Ottawa will share details in early 2021 about new financial incentives for farmers aimed at reducing greenhouse gas emissions in the country’s agriculture sector, according to government sources.
In a recent email to The Western Producer, a spokesperson with Environment and Climate Change Canada (ECCC) said several new or expanded federal programs aimed at agricultural producers and land managers are expected to be developed or launched in 2021.
The federal programs include:
• The establishment of a $185 million Natural Climate Solutions for Agriculture Fund aimed at accelerating the adoption of carbon sequestering activities, such as the use of cover crops or shelterbelts.
• A seven-year, $165-million initiative aimed at helping the agriculture industry to develop and adopt transformative clean energy technologies.
• The establishment of a $1.5 billion Low-Carbon and Zero-Emissions Fuel Fund aimed at kick-starting domestic biofuel production capacity.
• The development of a $631 million program aimed at preserving or restoring sensitive wetland or grassland habitats.
Ottawa also plans to roll out energy efficiency grants for residential and commercial building retrofits.
It is also proposing the formation of a national Greenhouse Gas Offset System that has opportunities for “agriculture to be recognized for carbon sequestration” through the use of carbon credit revenues.
The programs are part of a controversial climate change mitigation plan entitled “A Healthy Environment and a Healthy Economy” that was unveiled by Ottawa on Dec. 11.
That plan also includes an expanded carbon tax program that will see Ottawa’s backstop carbon tax rate increase by $15 per tonne per year beginning April 1, 2023, reaching a maximum of $170 per tonne by 2030.
“Some of the work in this plan will begin immediately, to ensure key actions can start right away,” ECCC spokesperson Cecilia Parsons said in an email to The Western Producer.
“Other measures (including the $631 million program for wetland and grassland restoration) require engagement with provinces and territories, Indigenous partners, stakeholders and with Canadians.”
Ottawa’s plan to reduce greenhouse gas emissions and increase carbon taxes has created frustration and resentment in many parts of the agriculture sector.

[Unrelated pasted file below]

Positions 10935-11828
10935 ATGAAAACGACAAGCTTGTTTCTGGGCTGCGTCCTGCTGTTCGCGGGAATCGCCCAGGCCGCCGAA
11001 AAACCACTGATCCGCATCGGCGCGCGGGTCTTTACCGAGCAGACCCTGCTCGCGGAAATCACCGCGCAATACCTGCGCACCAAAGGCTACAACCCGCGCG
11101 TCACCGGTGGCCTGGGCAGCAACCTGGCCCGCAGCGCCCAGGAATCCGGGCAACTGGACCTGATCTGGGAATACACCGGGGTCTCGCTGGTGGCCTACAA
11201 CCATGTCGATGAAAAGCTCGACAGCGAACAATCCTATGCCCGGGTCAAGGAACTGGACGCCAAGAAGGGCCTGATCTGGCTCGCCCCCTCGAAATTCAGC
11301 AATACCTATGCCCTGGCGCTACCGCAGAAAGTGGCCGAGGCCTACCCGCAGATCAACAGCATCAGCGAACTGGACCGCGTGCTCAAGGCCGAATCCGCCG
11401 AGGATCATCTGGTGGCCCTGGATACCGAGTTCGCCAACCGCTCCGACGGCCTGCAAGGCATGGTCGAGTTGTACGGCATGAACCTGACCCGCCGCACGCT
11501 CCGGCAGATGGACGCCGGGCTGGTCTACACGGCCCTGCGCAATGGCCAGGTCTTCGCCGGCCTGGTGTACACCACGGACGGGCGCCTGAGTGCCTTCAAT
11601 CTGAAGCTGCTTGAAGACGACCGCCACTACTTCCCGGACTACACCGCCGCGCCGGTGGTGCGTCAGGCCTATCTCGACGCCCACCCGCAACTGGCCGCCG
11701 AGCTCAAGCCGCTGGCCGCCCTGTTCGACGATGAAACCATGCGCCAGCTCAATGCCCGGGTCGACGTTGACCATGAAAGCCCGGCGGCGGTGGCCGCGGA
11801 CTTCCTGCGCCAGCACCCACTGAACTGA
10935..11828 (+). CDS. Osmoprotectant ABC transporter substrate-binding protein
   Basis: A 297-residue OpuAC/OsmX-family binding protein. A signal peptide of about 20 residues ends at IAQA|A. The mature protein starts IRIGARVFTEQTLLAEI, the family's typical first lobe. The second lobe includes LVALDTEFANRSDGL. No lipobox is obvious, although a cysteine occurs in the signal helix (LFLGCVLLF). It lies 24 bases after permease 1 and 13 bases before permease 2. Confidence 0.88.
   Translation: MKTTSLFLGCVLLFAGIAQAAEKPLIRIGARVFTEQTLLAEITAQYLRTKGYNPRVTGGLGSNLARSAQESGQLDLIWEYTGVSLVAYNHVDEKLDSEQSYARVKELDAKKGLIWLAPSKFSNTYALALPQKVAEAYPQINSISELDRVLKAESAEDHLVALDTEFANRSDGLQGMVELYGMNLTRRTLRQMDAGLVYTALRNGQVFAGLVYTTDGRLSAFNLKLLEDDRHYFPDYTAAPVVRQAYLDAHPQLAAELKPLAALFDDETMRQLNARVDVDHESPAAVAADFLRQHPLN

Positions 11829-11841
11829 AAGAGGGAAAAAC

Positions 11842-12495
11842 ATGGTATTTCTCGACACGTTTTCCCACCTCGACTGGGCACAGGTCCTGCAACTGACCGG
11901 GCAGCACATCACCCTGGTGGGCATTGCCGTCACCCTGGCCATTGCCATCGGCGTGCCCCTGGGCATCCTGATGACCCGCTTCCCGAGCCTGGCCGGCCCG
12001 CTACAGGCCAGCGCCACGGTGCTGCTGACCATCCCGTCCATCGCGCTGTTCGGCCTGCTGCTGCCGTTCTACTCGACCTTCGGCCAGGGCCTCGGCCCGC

Specifically, Ottawa’s plan to increase the default carbon tax rate to $170 per tonne of CO2 equivalent by 2030 prompted widespread derision among many western farmers and ranchers.
Some observers in the agriculture industry say the establishment of a national Greenhouse Gas Offset System would help to ease the financial burden associated with the carbon tax increase and would reward farmers, ranchers and land managers for carbon sequestering activities that have already been implemented.
“Canada’s farmers take the sustainability of our natural resources very seriously,” the ECCC email said.
“The intensity of agricultural emission has decreased by 50 percent between 1997 and 2017. This has been made possible by the adoption of carbon-sequestering soil conservation practices like no till and crop rotation.”
“Farmers are providing solutions to the fight against climate change, because they know increasing environmental action on-farm is good for business and necessary for the long-term viability of farming.”
Ottawa did not say how much additional tax revenue would be generated through a $15 per tonne annual increase in carbon pricing.
“Future proceeds from the federal carbon pollution pricing system will depend on a number of factors, including which provinces and territories choose to implement their own systems, where the
federal system applies, and how the Canadian economy responds to carbon pricing,” Parsons wrote.
“At this stage, the price trajectory for the 2020-2030 period is a proposal that the federal government will be discussing with provincial and territorial governments and Indigenous representatives.”
When asked why primary producers in Western Canada would support a plan that could cost individual producers tens of thousands of dollars per year, Ottawa said the federal carbon tax is designed to “minimize cost impacts on farmers and create economic opportunities, for example through carbon offsets.”
“Most GHG emissions are either not covered by carbon pricing… or get relief from carbon pricing,” Parsons said.
“Canada’s strengthened climate plan also includes support for farmers and food businesses to continue to develop and implement clean practices that reduce greenhouse gas emissions.”
The majority of tax dollars collected through the federal fuel charge on non-exempt fossil fuels in Ontario, Manitoba, Saskatchewan and Alberta will be returned to individuals and households through the Climate Action Incentive payment, she added.
The remainder will be returned to targeted sectors including small businesses, cities, hospitals, schools and Indigenous communities.